Lighting : LIGHTING Feb-Mar 2018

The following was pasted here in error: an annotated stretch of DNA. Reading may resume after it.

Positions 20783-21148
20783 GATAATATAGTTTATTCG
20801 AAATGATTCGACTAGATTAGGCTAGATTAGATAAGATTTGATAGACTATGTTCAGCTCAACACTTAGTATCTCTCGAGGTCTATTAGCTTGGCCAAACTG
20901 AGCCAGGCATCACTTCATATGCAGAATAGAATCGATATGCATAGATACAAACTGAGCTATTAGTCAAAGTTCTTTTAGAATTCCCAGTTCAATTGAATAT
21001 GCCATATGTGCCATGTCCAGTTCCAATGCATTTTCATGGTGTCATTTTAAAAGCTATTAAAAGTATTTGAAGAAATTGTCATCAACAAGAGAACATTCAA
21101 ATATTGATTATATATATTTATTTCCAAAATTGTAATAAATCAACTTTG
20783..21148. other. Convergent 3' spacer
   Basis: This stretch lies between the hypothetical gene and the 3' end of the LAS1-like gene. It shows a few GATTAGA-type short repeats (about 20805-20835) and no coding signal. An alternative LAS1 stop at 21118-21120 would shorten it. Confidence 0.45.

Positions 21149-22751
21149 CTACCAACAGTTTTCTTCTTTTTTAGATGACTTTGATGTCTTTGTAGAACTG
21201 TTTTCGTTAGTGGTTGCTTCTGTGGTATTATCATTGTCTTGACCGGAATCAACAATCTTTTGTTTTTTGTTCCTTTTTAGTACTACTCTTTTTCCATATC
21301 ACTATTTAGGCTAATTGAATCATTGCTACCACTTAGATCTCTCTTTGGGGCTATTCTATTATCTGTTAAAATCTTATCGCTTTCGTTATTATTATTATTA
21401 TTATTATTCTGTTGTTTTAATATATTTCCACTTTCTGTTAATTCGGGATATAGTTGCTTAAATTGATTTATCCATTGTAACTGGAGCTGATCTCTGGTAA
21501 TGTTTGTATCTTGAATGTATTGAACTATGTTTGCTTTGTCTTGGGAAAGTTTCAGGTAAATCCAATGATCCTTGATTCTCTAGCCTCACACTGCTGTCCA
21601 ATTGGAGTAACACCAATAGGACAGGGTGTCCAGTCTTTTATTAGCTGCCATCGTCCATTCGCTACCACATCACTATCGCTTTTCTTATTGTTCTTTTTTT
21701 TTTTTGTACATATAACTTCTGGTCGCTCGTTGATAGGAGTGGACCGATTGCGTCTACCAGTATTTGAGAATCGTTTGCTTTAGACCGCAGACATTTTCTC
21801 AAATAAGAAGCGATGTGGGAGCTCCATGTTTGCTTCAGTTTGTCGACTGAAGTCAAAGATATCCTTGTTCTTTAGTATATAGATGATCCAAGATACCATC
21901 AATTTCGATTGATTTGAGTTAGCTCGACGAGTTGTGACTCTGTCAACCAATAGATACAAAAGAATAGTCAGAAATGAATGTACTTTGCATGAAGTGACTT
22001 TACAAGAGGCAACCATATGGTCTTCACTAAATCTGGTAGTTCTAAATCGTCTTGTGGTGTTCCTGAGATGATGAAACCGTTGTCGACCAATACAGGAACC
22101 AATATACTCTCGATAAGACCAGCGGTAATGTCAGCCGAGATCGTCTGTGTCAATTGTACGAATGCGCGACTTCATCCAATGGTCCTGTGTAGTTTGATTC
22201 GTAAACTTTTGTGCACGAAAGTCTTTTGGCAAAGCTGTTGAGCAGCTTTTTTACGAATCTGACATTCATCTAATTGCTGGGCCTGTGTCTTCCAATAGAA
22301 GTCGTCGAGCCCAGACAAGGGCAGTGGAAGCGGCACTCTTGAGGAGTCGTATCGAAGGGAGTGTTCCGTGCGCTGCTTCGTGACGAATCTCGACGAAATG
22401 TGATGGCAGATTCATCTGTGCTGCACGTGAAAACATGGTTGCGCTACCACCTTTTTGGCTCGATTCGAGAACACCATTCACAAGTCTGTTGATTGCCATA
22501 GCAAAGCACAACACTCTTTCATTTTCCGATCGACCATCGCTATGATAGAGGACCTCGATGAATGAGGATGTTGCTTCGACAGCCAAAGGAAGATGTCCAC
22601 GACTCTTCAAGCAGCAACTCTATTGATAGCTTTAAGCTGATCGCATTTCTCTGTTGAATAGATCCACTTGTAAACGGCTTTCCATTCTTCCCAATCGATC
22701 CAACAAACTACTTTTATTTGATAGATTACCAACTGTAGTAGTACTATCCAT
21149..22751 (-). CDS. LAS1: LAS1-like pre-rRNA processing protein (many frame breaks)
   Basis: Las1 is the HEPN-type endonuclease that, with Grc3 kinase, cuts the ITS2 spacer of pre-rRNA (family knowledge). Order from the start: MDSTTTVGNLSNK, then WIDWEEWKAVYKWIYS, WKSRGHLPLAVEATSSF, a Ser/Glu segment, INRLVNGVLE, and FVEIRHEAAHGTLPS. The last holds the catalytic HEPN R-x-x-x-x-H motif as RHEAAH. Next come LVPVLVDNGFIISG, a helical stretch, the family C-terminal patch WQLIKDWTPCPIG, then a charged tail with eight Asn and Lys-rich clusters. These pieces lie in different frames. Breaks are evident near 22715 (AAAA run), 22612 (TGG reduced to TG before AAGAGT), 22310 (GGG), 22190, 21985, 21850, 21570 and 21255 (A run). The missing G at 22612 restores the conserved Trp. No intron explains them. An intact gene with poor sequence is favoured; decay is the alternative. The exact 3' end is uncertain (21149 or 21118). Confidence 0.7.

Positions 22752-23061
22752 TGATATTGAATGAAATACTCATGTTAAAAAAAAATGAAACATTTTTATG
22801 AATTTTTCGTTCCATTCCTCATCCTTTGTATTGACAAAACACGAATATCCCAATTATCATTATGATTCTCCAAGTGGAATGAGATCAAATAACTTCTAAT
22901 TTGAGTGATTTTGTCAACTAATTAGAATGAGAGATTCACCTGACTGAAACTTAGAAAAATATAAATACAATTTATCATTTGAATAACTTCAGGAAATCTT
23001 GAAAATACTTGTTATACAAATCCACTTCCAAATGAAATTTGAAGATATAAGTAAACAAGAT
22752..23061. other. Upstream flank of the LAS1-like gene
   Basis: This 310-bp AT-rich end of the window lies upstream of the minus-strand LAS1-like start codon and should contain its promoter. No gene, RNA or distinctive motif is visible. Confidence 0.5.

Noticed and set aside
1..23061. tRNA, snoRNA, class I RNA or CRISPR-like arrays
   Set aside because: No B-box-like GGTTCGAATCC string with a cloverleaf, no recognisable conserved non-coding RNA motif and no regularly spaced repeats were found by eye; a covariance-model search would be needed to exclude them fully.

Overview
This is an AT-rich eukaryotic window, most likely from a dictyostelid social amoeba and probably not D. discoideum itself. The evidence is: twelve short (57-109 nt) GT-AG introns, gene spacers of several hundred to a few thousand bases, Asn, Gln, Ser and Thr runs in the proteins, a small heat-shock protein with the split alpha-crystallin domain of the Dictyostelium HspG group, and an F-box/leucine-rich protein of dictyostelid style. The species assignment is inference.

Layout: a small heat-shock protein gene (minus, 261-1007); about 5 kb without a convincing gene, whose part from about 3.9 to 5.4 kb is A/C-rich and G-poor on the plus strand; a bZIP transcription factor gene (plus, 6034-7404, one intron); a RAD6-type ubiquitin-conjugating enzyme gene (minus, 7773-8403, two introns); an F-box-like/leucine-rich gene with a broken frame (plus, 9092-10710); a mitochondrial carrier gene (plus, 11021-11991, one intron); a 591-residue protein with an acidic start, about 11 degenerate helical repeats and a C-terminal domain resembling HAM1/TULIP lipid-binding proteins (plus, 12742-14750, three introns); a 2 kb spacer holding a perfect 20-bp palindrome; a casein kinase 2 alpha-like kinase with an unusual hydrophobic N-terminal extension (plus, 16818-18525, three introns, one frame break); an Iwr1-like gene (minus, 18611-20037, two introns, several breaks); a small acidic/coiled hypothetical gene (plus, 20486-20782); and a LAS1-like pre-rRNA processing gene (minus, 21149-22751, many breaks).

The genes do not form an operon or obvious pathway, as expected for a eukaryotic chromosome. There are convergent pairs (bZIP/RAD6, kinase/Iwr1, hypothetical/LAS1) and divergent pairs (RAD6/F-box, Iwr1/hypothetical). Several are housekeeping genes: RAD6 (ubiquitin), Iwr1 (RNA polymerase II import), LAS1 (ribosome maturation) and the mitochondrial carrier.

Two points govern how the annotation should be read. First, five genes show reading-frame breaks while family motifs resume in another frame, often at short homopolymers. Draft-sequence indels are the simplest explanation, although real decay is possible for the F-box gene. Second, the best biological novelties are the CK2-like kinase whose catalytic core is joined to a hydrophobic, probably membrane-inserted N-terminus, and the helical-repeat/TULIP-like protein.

44 LIGHTING MAGAZINE | February/March 2018 February/March 2018 | LIGHTING MAGAZINE 45 It’s the same old story, time and time again: sporting club lighting has degraded to the point of failure; sporting club applies for funding to upgrade their existing facility lighting; club secures limited funding and then must finagle and wrangle as much as they can for the limited monies attained. A lighting supplier or engineering firm is usually engaged to calculate a typical cost payback period and espouse the benefits of LED lighting over metal halide lighting due to decreased energy usage and longer maintenance cycles. But what happens if that doesn’t provide the whole story? What happens if additional unexpected benefits occur from the lighting upgrade that benefits the sporting club far more than just returns on energy savings and maintenance? This is exactly what happened at the Wynnum Manly District Cricket Club (WMDCC). WMDCC users have been training under the existing lighting installation for the past 15 years. When LCI Consultants were asked to come to site and assist the club with spending its limited funding on a full upgrade of the cricket net lighting, we arrived on site and found one pole completely flattened due to a recent storm, another looking a bit worrisome based on the untreated rust at the base and the remaining four 12 metre concrete poles with some very CAITLYN YOUNG, ASSOCIATE ELECTRICAL AND LIGHTING, LCI What happens when lighting isn’t just about lighting? Wynnum Manly District Cricket training facility lighting upgrade – A case study sad looking pole top lights, limping their way to the end of their useful life. The club had deemed the lighting upgrade a “high priority” under their capital works agenda item for the previous five years as the lighting levels had denigrated to what was considered dangerously low levels, something that the speed bowlers were using to their advantage during training. Under the existing lighting, the speed bowlers were coming out at dusk, bowling bodyline for an hour and then would see who was left standing at the end. After batting in those nets for many years, the injury risk to the batsmen were going to be very relieved and impressed with the reduced risk of bodily harm with the new and improved lighting installation. When the pole fell over during a large storm, the club had to act. As with all sporting clubs with government and council funding, financial assistance was limited. The existing infrastructure had to be retained and reused where safe to do so. Additionally, the WMCC is located extremely close to a number of neighbouring properties who were rightly vocal about the need to ensure the light crossing the boundary of their homes was well below the requirements of the Australian Standards. We redesigned the lighting to provide an average of 420 lux, with two new poles and utilising the existing poles with a new head mast arrangement. This achieved Class III lighting levels and exceeded the match practice levels based on Cricket Australia Guidance Note 4. Moreover, the obtrusive light levels for the neighbouring properties were well below the specified levels from AS4282 Control of the effects of outdoor lighting (1997) for pre-curfew. Had the club been unable to secure government funding for the upgrade and had to fund the lighting installation from their own coffers, this would have led to a payback period of approximately eight years based on today’s electricity costs. Mr Graham Mapri, President of WMDCC has advised that “ the new lighting system has created a feeling of euphoria with bowlers happily bowling bouncers in the nets and batsmen ceremoniously playing pull and hook shots to these deliveries”. However, what was unexpected about this project was the significant increase in patronage. Word of the upgrade spread quickly within the Queensland cricket community and, since the September 2017 installation, the club has seen an increase in patronage of 40 percent at the training facilities alone. As a direct result of the upgrade, the Eastern Districts and BEARS Junior representative teams have commenced training at WMDCC using the training facilities under lights. Based on this increase in patronage, we advised Mr Graham Mapri about the facilities since the lighting upgrade and calculated the benefits not just based on energy and maintenance cost savings but what the impact of the additional players were into the calculations. When additional membership fees are considered in the overall installation, the period of payback is reduced by 35 percent – a significant number for a small installation. The WMDCC understand the importance of lighting and the benefits that it offers them. Mr Mapri said that with additional lighting comes the ability to target different areas of the game. Good floodlighting has provided opportunities for weeknight training and matches. The club has found it easier to attract working families to play cricket as the time impost is significantly less than over a weekend. This is particularly true for their female membership which, according to My Cricket Community, cricket involvement has doubled in the past five years, increased 30 percent since last CASE STUDY year and is seeing even further growth since the improved media attention of the Women’s World Cup and inception of the Women’s Big Bash League. Additionally, moving training and games out of the heat of the day during the Queensland summer and into the night under lights provides health benefits to the junior version of the game. Often when engineers and lighting designers are asked to assist with a lighting upgrade for a facility, only the benefits to the club in savings for electricity and maintenance are considered, never the possibility that the improved lighting could draw additional athletes to the space and even grow certain areas of the game which were previously deemed unattainable to certain demographics. The on-flow affect for the club results in increased training opportunities, leading to increased player recruitment of both male and female players at a junior and youth level. This then provides the opportunity to attract new teams, improve opportunities for the club to achieve higher rankings in the league and a return on investment that allows for future upgrades due to increased patronage. CREDITS Lighting Design: Lehr Consultants International (Qld) Pty Ltd Luminaires: Empyrean Lighting Andromeda 410W LED Forward Throw Luminaires Photography: Blunt Photography The lighting before the upgrade: even with the pole missing due to a storm, the uniformity across the nets was good (left) but the illuminances were very low (right), although not apparent from the photographs. A dusk shot of the new lighting (left) and a wide-angle view into the nets, showing bright, compliant, uniform illumination (right). We redesigned the lighting to provide an average of 420 lux, with two new poles and utilising the existing poles with a new head mast arrangement.